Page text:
Women to Watch Awards Finalists-Public Service

Meet the 2019 finalists


 

 

Stephanie Boucher

Lieutenant
Wilmington Police Department

As head of WPD’s Downtown Task Force, Stephanie Boucher walks the walk and talks the talk. “I want to build and maintain community trust, not only in our unit, but in the Wilmington Police Department,” says Boucher, who has been with the department for more than twenty-five years. “I want to continue to create community contacts and listen to issues and concerns so that our unit is delivering the best service we can downtown.”

The task force is made up of Wilmington police officers and New Hanover County Sheriff’s deputies, covering an area from 5th Avenue to the Cape Fear River and Castle Street to Martin Luther King Jr. Parkway.

After Boucher was tapped for the role in charge of the unit, she met with Wilmington city officials about downtown area concerns, especially police visibility and nuisance behavior.

Her task force staff surveyed business owners and residents to get their feedback, and have since worked to build relationships with these and other stakeholders.


 

Mebane Boyd

Director
New Hanover County Resiliency Task Force

Since becoming head of the task force in July 2018, Mebane Boyd has worked to connect community resources to create trauma-sensitive organizations and a population focused on resilience. The effort has grown to more than 110 organizations and more than 500 individuals who are engaged in the community-wide campaign.

“One of my favorite things to do … is bringing people together to work towards a common goal,” she says.

Boyd and her steering committee have created an action plan to help area residents recognize and respond to trauma and actively seek to keep individuals from being retraumatized.

“There was trauma before Hurricane Florence,” Boyd says. “We realized that for those who already were living with a lot of trauma, that Hurricane Florence exacerbated all of those symptoms and feelings.”

Boyd participates in state-level discussions and with other communities about expanding such training to cities looking to adopt this model.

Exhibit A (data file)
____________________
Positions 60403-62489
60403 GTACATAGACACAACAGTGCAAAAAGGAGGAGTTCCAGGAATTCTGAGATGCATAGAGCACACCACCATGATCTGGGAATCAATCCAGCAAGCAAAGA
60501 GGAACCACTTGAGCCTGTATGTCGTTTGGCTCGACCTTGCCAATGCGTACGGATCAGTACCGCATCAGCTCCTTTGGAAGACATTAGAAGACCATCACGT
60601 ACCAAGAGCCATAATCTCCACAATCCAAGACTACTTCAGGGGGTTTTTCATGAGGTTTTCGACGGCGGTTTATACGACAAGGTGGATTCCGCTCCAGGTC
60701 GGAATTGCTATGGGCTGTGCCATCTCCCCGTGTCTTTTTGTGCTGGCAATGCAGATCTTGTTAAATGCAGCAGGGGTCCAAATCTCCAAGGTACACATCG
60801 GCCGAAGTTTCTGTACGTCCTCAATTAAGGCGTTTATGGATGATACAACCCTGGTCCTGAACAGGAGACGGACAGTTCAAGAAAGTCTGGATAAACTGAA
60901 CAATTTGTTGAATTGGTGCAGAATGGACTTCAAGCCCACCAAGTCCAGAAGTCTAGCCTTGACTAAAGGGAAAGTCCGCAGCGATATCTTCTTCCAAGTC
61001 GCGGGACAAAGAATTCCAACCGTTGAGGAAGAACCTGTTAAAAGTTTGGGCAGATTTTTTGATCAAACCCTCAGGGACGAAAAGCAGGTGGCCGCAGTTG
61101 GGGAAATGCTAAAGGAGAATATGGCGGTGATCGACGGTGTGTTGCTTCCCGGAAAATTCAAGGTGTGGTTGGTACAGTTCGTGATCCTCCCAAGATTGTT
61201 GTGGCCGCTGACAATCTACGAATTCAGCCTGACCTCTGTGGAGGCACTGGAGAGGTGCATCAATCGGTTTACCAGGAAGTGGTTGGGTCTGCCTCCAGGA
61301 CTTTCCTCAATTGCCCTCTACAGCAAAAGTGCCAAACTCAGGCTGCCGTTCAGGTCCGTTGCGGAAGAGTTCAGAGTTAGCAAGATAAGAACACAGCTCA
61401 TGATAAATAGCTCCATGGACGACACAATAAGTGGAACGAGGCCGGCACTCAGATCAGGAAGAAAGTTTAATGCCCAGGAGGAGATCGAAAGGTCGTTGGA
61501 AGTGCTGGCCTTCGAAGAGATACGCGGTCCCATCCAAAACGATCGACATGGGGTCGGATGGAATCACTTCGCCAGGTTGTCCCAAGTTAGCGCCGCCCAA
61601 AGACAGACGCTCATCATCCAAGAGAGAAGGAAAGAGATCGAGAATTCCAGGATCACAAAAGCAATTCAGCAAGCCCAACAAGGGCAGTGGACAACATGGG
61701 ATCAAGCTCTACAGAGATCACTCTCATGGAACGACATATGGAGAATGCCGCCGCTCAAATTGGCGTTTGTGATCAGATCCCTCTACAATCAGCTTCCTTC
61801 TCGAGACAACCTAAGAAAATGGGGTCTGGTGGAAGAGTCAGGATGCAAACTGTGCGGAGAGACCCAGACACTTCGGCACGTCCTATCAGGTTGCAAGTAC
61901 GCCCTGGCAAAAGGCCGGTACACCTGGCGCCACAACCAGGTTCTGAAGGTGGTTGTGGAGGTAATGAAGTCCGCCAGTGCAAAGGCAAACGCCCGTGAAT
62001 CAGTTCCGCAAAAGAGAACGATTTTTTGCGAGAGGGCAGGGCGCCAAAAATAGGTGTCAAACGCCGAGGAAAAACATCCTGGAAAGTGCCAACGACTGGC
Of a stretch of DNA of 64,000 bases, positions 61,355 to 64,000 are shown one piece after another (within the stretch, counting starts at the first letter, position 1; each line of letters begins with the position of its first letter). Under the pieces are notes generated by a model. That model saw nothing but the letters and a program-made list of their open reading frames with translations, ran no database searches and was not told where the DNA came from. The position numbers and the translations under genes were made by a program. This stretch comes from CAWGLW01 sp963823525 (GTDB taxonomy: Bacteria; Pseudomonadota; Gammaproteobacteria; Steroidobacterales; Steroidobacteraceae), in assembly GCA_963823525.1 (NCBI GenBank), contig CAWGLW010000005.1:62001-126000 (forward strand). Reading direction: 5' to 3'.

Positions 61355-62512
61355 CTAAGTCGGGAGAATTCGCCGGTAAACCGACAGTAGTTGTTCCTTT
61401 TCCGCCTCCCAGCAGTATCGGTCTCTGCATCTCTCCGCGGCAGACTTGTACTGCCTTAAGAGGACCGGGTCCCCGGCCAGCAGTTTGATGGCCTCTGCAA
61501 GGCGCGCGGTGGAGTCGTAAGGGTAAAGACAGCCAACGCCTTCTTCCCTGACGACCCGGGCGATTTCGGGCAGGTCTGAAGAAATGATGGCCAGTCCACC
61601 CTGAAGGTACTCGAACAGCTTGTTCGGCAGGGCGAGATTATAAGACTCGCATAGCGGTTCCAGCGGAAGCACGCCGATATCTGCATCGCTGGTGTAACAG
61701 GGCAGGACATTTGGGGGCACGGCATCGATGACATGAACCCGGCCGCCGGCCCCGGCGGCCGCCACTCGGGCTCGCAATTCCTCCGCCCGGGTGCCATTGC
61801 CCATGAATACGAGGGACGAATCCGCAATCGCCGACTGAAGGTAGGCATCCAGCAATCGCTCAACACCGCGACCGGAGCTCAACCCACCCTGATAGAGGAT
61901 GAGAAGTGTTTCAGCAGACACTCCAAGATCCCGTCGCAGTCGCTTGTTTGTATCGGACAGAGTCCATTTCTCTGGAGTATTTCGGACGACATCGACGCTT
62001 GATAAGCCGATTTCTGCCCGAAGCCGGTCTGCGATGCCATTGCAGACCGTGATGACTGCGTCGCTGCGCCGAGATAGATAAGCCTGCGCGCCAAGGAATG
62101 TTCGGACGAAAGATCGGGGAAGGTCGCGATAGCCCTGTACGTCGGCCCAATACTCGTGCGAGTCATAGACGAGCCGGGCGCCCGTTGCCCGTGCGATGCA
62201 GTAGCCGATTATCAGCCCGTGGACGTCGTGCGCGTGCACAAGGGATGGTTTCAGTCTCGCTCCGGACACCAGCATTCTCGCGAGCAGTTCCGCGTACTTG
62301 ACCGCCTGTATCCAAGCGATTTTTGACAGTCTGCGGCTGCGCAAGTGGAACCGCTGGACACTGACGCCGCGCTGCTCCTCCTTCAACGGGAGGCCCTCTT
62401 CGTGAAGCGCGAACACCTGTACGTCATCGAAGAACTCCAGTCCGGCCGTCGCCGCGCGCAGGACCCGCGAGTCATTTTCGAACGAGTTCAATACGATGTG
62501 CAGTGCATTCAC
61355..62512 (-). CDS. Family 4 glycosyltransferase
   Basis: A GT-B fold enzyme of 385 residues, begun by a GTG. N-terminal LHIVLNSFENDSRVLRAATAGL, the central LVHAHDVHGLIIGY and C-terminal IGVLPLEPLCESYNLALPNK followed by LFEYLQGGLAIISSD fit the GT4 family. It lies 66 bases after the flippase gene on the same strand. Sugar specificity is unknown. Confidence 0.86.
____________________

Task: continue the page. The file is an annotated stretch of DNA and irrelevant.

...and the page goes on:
Jessica Loeper

Chief Communications Officer
New Hanover County

When Jessica Loeper joined the New Hanover County government in 2016 as its communications and outreach coordinator, she brought an approach that colleagues say has changed the way the county communicates, highlighting programs and services in “new and meaningful ways.”

Her achievements have won her two promotions: to communications and outreach manager a year ago and to chief communications officer this past June.

Under Loeper’s leadership of the county’s communications team, the county has boosted its social media presence.

In 2018, she updated protocols for the county’s Joint Information Center to use in public communications during emergencies. She led the team through two weeks of activation during Hurricane Florence and built the framework for daily media briefings and updates.

“After I put the new (JIC) structure in place,” she says, “each person had specific tasks and roles that fit their needs and were more closely aligned with what they do on a regular basis.”


 

Elizabeth Peterson

Extension Agent, 4-H Youth Development
N.C. Cooperative Extension Agent

Elizabeth Peterson’s position involves serving all Pender County youth. She has implemented hands-on, inquiry-based extracurricular programs for ages five to eighteen that reached about 200 low-income and minority youth in five after-school programs.

“I love seeing the ‘light bulb’ moment happen for kids,” she says.

Peterson says she would like to reach more young people – specifically those who might not typically receive this type of skill-building experience – growing the Pender County 4-H program and its volunteer base to support this wider reach.

Seeking to deepen her involvement with 4-H, Peterson is active at the organization’s district, state and national levels. Most recently, she won the state award for Excellence in Global Citizenship and the T.C. Blalock Young Agent Award. She plans to serve in officer capacities within the district or even the state, hoping those experiences will prepare her to pursue an officer position at the national level.


 

Lauren White

Lieutenant
New Hanover County Sheriff’s Office

Lauren White has been with the New Hanover County Sheriff’s Office for thirteen years.

In July, she took on a more administrative role after the sheriff’s office assumed operations of the Wilmington Police Department’s crime lab. White supervises the sheriff’s office CSI unit, crime forensic lab, property and evidence unit, cyber unit, and sex offender registration unit.

“My short-term goals are centered around expanding the services of the New Hanover County Sheriff’s Office Forensic Lab. With the support of Sheriff Ed McMahon and the DA’s Office, we are looking to be a regional hub for forensic testing for Southeastern North Carolina,” she says. “My long-term goals include becoming a senior staff officer for the sheriff’s office.”

White recently headed an expansion of the CSI Unit. The job involved moving more than 200,000 pieces of evidence and meeting hundreds of professional standards. She accomplished the task with no discrepancies, according to her colleagues.


To view the Women to Watch Awards Finalists main page, click here.


To view more of photographer Erin Costa’s work, go to erincostaphoto.com.

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Categories: Women to Watch

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